For entrepreneurs, its often a question of whether the product (which is usually the company itself) is working, and if its not. If you need data to tell you that, you have other serious problems :) Of course you will be going through data, and what we popularly refer to as "instinct" or "intuition" does not develop in isolation of data. On the contrary, its something you develop as you learn how to sift through data, read between its lines and deal with the apparent conflicts it sometimes throws at you.

Conflict ? Aren't numbers black and white ?

Are they ?

Here's two data points from an example I remember reading about recently (sorry, do not recall the source). A survey of numerous car buyers in India put safety high up there in the lsit of influencers for the buy-call. Yet the actual purchase decisions (vis-a-vis the information requests) for models with ABS, airbags or till some time ago, even those with seatbelts at the rear said it was not necessarily an important factor.

The case study surmised that the latter was to be believed, and the former to be ignored. Its probably a more trustworthy data point! So the models which get ABS etc continued to be those at the top end of the offerings.

There - you already needed to pick and choose, and not trust every bit of data as is. But is that all ?

Weren't the consumers also communicating an aspirational need, or one that got negated merely because the cost differentials between the (usually high end) models with ABS etc and those without were extremely high ? Would these people pay a smaller difference for the same in an otherwise lower spec'd model ? Is there a way to lower the cost of including the safety add-ons ?

Do you have enough data ? Qualified ?

Very often, a new venture, idea or product does not even have enough data to start with. Product and entrepreneurship decisions are full of these cases. You still do your best to understand what the picture is, and base a call on that. Would you like to base your calls on tiny samples ? Or would you rather ignore them, unless a clear message emerges ?

And them, lets say you launched and had a couple of hundred thousand clicks on a new page/feature. Of course, you SEO'ed, maybe ran an ad or two, and maybe got some initial coverage? What was the quality/value of those clicks ? Did they all come from ad-clicks, with little repeat usage? Are they from the right target audience which might help in engagement and drive usage/consumption of the important features? Should a transactional site be very happy if a lot of folks turn up looking for info alone? Should it be despondent ?

The clickstream is quite useless during the early life of a product unless qualified. Yes you can collect more data for it, but each qualifier and context for data that you measure stems from a judgement call about why a number is important, and when must it be factored in. Of course, again, you can create a analytics framework to crack that as well, but at some stage or the other, its impossible to keep out human judgement and interpretation of data completely.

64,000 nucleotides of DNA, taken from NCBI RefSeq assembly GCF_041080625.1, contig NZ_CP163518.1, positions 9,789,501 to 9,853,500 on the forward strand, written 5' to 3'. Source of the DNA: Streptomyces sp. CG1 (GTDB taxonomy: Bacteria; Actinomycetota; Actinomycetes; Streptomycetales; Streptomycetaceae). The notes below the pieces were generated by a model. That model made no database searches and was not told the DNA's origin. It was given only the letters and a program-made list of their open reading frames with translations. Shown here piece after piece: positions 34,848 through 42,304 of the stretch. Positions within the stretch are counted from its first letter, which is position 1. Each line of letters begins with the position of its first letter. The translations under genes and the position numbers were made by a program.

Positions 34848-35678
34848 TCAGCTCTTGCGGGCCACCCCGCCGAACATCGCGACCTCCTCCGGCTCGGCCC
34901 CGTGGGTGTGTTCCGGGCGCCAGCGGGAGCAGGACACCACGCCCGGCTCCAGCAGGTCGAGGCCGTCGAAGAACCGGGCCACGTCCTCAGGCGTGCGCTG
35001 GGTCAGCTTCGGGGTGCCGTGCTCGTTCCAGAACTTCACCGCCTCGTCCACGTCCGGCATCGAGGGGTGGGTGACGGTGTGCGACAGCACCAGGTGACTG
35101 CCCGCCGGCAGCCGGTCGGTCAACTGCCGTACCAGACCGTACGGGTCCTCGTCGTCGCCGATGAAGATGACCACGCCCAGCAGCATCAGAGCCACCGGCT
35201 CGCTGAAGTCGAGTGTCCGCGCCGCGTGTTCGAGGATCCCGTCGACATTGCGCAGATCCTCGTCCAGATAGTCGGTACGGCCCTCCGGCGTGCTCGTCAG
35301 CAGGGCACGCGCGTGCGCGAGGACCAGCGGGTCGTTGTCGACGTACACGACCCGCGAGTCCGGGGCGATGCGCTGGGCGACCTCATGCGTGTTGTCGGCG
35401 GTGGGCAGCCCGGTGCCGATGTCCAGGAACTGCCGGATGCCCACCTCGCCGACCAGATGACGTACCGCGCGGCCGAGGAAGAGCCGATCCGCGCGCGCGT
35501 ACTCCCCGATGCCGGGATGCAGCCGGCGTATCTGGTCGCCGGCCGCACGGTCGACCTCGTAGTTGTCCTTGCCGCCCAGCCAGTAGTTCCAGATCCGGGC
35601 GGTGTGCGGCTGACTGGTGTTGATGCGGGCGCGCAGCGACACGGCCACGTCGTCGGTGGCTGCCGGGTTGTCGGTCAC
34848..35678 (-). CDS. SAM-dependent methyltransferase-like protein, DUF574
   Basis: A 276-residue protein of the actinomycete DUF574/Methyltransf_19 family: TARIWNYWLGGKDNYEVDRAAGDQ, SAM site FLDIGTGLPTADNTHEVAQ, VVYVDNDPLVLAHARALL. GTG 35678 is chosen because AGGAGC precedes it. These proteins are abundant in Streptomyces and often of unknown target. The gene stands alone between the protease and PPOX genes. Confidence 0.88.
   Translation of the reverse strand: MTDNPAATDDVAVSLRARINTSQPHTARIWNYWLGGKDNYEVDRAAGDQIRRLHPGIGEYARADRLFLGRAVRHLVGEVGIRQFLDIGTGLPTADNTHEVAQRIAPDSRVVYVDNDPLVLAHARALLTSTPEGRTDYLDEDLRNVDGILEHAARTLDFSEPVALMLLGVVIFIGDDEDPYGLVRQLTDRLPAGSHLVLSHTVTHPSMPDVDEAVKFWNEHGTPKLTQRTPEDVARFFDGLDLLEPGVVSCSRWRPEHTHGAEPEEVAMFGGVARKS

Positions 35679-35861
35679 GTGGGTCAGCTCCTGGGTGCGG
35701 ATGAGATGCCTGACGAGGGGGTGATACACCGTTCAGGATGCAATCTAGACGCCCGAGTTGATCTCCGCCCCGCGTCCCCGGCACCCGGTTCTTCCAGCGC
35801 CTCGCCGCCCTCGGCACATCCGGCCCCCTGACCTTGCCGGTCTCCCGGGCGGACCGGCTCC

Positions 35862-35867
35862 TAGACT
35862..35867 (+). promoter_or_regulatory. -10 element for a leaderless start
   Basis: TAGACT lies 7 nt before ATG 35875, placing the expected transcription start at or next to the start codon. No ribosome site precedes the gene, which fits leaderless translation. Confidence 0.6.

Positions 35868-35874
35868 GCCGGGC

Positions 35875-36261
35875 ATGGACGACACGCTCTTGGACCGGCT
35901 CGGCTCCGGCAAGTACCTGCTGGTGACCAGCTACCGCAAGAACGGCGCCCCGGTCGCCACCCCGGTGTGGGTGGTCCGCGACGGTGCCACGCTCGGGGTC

Its not "data vs intuition".

There's a huge risk to merely following data - in case you've not set the right context. You can be lulled into a sense of safety/driven into panic needlessly merely because the data says you doing great/horribly, and you forgot to try and see whether you were missing some part of the picture.

Data is only about the stated. The rest is conjecture or extrapolation!

Extrapolation (quite like analogies :) ) is a pretty strange thing.

You can collect data about what's out there. What did the user leave unsaid? Did they like your logo? Why did the dropoff happen at some point ? Did something trigger a word of mouth ? What about the not-clicked links - why did those get ignored ?

Some will need another round of hypothesis and data collection. Others will need some level of an educated guess so you can move on. You've got finite time and resources, and your product is not a grant funded lab!

Data is valuable. But the value is elsewhere.

A lot many great businesses have been built on instinct. That does not discount the research they did as preparation, or the amount of information they might have collected. It only highlights that the ability to make a decision with whatever is available is far more valuable. With the same data, the same inputs and for the same scneario, there will be multiple decisions that succeed to varying degrees, and numerous possible ones which might fail. It is an art, and the attempts to reduce it to a science can only work for low-granularity decisions, and that again for existing, running-state stuff.

What's probably more critical, and to be practised to improve one's judgement calls, is to actively seek to verify hypotheses through launch-and-test iterations, and do these cheap. Developing a good sense of what data to collect, how to read it in the context of other numbers, words around it - this will serve you much better than being a data driven automaton. Its a great help to have numbers, but remember to use them both judiciously, and honestly.

Its not yet time to let the machines take over ;)


Its been a month!

I've gotten together with a couple of other people who're Gurus at understanding various aspects of Products - strategy, positioning, technical understanding and roadmaps, analytics, etc - and created SlicedBread. The idea is to - oh, well - there you go...